To that end, I was thrilled to be invited to a meeting that took place in San Francisco yesterday.

On Monday, I, along with a few other select individuals involved in the OpenStack open source cloud initiative, had the distinct privelege of meeting with Aneesh Chopra, CTO of the White House, to discuss cloud computing, open source, and how open source cloud (specifically OpenStack) can help America grow and thrive.

A number of key representatives from various OpenStack participants were present from Dell, Rackspace NASA, Citrix, AMD, and others to contribute to the discussion. There was a lot of great conversation, which included an overview by the OpenStack team from Rackspace, and a myriad of perspectives from the various attendees. Specific problems were discussed such as security, standards, and impact on other areas like healthcare. Much was discussed about OpenStack in particular, and how its evolution can help spur on the American economy.

What are your thoughts on how cloud can better society? How does it impact education, healthcare, or small business? How can it make us healthier, economically more stable, and overall better citizens? Let’s think beyond operating systems and PaaS / SaaS – what can cloud do to help drive positive change?

Regardless of where you fall politcally, it’s a great time to be in technology. The current administration views tech and cloud computing as a key driver to advancing America and rightly so.

And they’re looking to us to help figure out ways to do that.

That’s a real cool thing. Let’s pitch in.

I’d be interested in hearing your thoughts. Feel free to drop me a comment or reply on Twitter @jbgeorge.

Until next time,

JBGeorge
www.jbgeorge.net
@jbgeorge

Thoughts from 2010 Gartner Data Center Conference (Part 2)

December 12, 2010 Leave a comment

Hello all – hope you’re having a good Saturday / Sunday wherever you might be.

Wanted to finish putting down thoughts, insights, etc from my time at the Gartner Data Center conference this past week.  (You can read Part 1 here –  https://jbgeorge.net/2010/12/11/thoughts-from-2010-gartner-data-center-conference-part-1/.)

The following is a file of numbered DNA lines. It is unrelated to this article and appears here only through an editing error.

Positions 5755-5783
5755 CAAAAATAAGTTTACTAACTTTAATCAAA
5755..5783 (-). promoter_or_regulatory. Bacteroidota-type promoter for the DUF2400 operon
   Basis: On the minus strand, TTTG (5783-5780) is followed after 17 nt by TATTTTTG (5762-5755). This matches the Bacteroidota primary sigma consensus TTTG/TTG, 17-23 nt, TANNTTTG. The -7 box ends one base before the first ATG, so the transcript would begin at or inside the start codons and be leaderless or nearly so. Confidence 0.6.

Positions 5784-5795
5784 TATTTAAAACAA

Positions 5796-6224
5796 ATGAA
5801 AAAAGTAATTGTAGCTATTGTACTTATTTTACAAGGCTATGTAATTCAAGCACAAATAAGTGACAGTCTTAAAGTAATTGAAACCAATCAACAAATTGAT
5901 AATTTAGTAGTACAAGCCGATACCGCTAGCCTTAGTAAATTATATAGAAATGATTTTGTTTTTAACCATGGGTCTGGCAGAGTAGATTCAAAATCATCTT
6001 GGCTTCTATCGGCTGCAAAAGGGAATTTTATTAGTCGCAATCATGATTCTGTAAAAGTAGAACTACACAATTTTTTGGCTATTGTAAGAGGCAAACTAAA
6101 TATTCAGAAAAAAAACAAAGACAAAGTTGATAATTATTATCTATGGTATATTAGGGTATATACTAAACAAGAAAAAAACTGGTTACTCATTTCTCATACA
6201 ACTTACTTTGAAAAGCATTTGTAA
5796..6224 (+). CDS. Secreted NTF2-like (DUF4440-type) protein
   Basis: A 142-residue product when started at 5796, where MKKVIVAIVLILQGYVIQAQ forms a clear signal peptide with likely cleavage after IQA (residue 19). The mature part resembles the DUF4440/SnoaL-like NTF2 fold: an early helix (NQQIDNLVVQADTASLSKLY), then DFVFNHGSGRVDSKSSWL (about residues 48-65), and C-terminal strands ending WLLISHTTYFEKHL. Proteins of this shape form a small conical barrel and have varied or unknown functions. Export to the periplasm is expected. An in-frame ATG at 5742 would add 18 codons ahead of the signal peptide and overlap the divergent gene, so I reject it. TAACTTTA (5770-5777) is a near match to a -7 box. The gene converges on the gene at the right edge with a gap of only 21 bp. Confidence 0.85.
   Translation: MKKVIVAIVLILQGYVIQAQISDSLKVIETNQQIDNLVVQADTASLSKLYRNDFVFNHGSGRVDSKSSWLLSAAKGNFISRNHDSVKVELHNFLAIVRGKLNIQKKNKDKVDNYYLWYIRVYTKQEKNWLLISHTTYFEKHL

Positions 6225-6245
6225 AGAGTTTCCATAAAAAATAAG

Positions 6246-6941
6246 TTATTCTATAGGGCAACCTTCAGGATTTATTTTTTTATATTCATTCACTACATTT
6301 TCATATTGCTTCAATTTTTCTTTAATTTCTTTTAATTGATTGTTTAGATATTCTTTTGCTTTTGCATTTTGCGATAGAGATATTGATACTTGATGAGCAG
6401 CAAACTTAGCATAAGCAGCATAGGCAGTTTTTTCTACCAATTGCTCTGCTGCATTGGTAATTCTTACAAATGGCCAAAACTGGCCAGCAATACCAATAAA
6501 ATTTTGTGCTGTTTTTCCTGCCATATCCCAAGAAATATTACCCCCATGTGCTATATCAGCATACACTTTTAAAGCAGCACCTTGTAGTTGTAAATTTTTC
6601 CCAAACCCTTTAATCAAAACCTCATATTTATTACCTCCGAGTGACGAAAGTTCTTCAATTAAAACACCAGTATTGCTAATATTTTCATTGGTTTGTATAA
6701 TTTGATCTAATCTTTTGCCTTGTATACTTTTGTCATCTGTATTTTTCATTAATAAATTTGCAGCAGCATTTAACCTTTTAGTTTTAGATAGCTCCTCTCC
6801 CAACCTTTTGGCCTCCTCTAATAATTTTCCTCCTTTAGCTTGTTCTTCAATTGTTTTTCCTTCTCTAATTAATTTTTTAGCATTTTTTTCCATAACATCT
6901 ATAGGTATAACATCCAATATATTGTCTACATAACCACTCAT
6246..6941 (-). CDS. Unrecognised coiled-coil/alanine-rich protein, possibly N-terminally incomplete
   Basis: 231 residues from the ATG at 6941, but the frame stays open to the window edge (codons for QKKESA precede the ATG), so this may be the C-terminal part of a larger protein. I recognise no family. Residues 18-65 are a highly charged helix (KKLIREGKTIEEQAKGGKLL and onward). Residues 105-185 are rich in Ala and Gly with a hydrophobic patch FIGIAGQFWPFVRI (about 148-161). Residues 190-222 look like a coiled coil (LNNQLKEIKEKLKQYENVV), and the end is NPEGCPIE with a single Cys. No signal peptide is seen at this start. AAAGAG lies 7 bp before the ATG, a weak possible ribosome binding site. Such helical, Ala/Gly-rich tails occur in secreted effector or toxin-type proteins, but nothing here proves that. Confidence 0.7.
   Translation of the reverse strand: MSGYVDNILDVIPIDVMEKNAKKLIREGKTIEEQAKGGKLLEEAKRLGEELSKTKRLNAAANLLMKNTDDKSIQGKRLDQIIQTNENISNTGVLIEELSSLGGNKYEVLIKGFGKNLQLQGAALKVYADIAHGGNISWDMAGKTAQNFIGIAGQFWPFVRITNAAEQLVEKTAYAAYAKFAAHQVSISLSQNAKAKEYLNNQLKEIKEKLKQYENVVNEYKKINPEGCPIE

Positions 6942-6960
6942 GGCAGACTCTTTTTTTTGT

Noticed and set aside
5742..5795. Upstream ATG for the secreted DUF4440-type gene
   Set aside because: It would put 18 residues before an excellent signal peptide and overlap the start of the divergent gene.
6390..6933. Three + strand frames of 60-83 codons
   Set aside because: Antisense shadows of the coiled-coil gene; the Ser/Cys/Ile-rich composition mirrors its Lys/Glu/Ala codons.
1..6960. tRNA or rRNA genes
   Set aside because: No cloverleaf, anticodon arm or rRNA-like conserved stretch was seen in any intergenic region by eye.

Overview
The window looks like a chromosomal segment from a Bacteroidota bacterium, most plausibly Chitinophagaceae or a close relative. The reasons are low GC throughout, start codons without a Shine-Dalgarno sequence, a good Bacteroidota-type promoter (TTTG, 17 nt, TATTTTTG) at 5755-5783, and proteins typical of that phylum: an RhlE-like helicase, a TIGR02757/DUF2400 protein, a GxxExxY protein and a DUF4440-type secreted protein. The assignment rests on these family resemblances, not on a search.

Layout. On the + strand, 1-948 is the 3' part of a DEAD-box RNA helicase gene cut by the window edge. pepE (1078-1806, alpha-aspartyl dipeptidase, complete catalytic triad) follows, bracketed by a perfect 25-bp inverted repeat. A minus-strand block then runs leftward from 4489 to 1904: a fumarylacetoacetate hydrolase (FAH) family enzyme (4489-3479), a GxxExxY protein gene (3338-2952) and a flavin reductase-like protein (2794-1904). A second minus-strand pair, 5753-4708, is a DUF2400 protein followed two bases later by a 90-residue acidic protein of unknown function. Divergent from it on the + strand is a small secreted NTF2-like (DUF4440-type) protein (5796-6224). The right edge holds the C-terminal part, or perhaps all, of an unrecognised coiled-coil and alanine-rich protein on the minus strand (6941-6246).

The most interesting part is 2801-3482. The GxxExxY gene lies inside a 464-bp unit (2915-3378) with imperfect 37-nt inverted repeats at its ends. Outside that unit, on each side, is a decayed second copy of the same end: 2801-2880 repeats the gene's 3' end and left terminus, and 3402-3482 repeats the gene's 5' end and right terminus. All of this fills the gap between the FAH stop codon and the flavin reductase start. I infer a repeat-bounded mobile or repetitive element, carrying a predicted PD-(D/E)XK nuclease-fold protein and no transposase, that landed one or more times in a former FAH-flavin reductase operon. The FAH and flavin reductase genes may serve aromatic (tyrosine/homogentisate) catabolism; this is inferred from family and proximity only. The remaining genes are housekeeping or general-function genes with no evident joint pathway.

• We need to understand the success / real world utilization of ITIL and other benchmark frameworks – are they working?
  • More and more, in the era of cloud, we are finding it is no longer necessary to keep an individual system up at all costs, as long as overall compute and storage integrity are maintained
  • Traditional management models assume that systems should be managed so that failure should rarely happen. Newer models assume that failure WILL happen, and focus on shortest MTTR (mean time to recovery / repair).
  • Traditional models try to implement pervasive automation, whereas newer models focus on selective automation.  Why must we automate / virtualize / etc everything?  Choose wisely based on criticality and true need.
  • We’ve heard of JEOS – the “just enough” operating system.  Gartner spoke of “just enough” practice vs “best” practice.   Are we at the era of “just enough?”
  • Again, reiteration of the need of DevOps skillset.
  • Organizational alignment is still a key facet of moving the IT organization.
  • “We are only at the end of the beginning” of the cloud era.  Watch for Cloud 2.0 in the years ahead (market based computing, hybrid clouds the norm, etc)
  • Still a lot of talk about the Big Four (HP, CA, IBM, BMC) – they were slow to jump on w virtualization, but more aggressive with cloud.
  • Definite focus on the network being a key management focal point.  Similar to the theory that your band’s ripping concert is only as good as the quality of your sound man.
  • The recession will be viewed in hindsight as a pivot event for the server market – paradigm shifts, vendor repositioning, etc.
  • Some important trends to watch going forward: big data, unified communication, client virtualization, compute density / scaling vertically, converged fabrics

Another great event – look forward to next year. 

Until next time,

JBGeorge
@jbgeorge